Downtown’s monthly block party could be in jeopardy now that its main financial backer is pulling out at the end of the year.
Providence Service Corp. has decided it will invest its money in other local organizations and will stop ponying up about half of the $12,000 a month it takes to run the monthly 2nd Saturdays after Dec. 14.
The national company, headquartered in Tucson, will instead redirect its money to causes that support the company’s mission of creating healthier communities, specifically those that serve children, women and minorities living below the poverty line, said Warren Rustand, Providence’s CEO.
“Our specific emphasis and interest is investing in people,” Rustand said.
The decision puts the popular event in limbo as organizers scramble to find alternate funding sources.
Fletcher McCusker, who sits on the 2nd Saturdays Steering Committee, said if no one steps up to fill the void left by Providence’s departure, the event wouldn’t continue past December.
“With that short of notice, we’re at some real risk of not keeping the event unless we find a replacement sponsor,” McCusker said.
McCusker, former CEO of Providence, left the company in November 2012.
Rustand said at the time that Providence agreed to continue to fund 2nd Saturdays for one more year and after that it would re-evaluate its support.
“(McCusker) was very aware,” Rustand said. “It was one of many things that were talked about at the time.”
That’s news to McCusker, who said an email from Rustand on Nov. 25 was the first and only conversation he had with the current company regarding the monthly event. “It came out of the blue,” he said.
Rustand said he assumed McCusker would make arrangements to continue funding 2nd Saturdays through his new company, Sinfonía Health Care Corp.
McCusker said he would work hard to replace the funding but didn’t commit the new company to any promises.
2nd Saturdays began in May 2010 shortly after Providence moved its headquarters downtown and decided to fund the monthly event, which showcases artists, local vendors, musicians and more.
“We had just moved downtown, and we thought that would have been a very significant way for us to show our support,” said McCusker, who was then CEO of Providence. “Now it’s become a huge event that attracts 12,000 to 15,000 people a month.”
It costs $12,000 a month to put on the event and is entirely funded by sponsors, McCusker said.
Costs include barricades, stage, lighting and sound rentals, and other infrastructure rentals to make the event happen, he said.
Event organizers will try to cobble together enough funding sources over the next 30 days so the event can continue, McCusker said.
Councilman Steve Kozachik said Providence is making a mistake by pulling the plug on 2ndSaturdays.
“I think that it is really shortsighted of Providence management,” Kozachik said. “It’s an absolute boon to downtown, and I would hope maybe they would reconsider.”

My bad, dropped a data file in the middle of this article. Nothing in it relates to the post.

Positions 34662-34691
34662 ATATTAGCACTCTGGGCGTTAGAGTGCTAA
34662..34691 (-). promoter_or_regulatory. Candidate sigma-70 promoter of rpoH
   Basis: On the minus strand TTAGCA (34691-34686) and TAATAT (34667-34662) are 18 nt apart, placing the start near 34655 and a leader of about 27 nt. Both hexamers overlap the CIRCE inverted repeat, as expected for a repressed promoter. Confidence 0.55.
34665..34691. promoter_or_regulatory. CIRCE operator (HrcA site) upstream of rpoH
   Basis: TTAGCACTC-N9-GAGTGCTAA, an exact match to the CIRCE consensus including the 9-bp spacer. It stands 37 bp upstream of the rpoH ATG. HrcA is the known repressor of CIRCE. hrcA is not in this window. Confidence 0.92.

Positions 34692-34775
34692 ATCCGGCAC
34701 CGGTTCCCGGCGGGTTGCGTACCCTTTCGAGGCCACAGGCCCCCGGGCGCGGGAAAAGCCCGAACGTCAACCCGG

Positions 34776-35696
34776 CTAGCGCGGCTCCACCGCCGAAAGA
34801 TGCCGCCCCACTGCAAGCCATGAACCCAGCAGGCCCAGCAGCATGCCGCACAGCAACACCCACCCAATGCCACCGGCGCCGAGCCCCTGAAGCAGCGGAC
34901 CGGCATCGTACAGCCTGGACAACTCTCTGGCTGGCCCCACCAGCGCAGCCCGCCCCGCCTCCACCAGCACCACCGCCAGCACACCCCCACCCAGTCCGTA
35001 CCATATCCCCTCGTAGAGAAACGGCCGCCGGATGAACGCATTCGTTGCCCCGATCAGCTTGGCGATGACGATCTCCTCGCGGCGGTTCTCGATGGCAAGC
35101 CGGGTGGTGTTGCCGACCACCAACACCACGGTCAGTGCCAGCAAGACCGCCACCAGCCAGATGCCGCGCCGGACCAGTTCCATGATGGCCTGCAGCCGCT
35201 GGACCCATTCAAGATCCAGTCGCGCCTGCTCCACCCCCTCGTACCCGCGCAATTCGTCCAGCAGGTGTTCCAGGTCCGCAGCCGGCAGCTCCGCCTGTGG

Michael Keith, CEO of the Downtown Tucson Partnership and a 2nd Saturday Steering Committee member, said no other event has created as much buzz about downtown than 2nd Saturdays.
“It’s probably the No. 1 event associated with the downtown,” Keith said. “It’s a huge economic impact, and it’s helped put downtown Tucson on the map. Without it, I don’t think we’ll be able to support some of the businesses we’re supporting right now.”
With the streetcar set to open next year, the potential for the event to grow is enormous.
“We will do everything in our power to continue this event,” Keith said. “We will try to find good sponsors to help support it and keep this rolling.”
Downtown merchant Ari Shapiro said the business and exposure 2nd Saturdays generates have been a “huge asset” for his cafe, Sparkroot.
“We’ve always had huge crowds during 2nd Saturdays, and it’s definitely been a boon, if you will, to our little business,” Shapiro said. “We always look forward to it. It’s a good crowd. It’s definitely something we noticed. I think it’s also exposed new people to us as well because a lot of people come downtown for the first time during 2nd Saturdays.”
Local artist Tamina Muhammad has sold her handmade jewelry and paintings at 2nd Saturdays since its inaugural event and says the event is something many people, including her own family, look forward to each month.
“I’m a mom of three boys. They’ve grown up there helping me out at my booth and everything, so customers get to know them. They kind of get to be creative and put stuff out that they do,” Muhammad said. “It’s so important; we look forward to it every month. Not just the customers, but the vendors do, too. It’s the one time we get to get out with the community. There’s a lot of hidden talent out there. We get to … how different things that we can offer, and it’s just great exposure.”
Rustand said Providence will continue to support downtown and Tucson.
“We’re fully committed to this community,” Rustand said. “We’ll continue to make charitable investments in the community of Tucson.”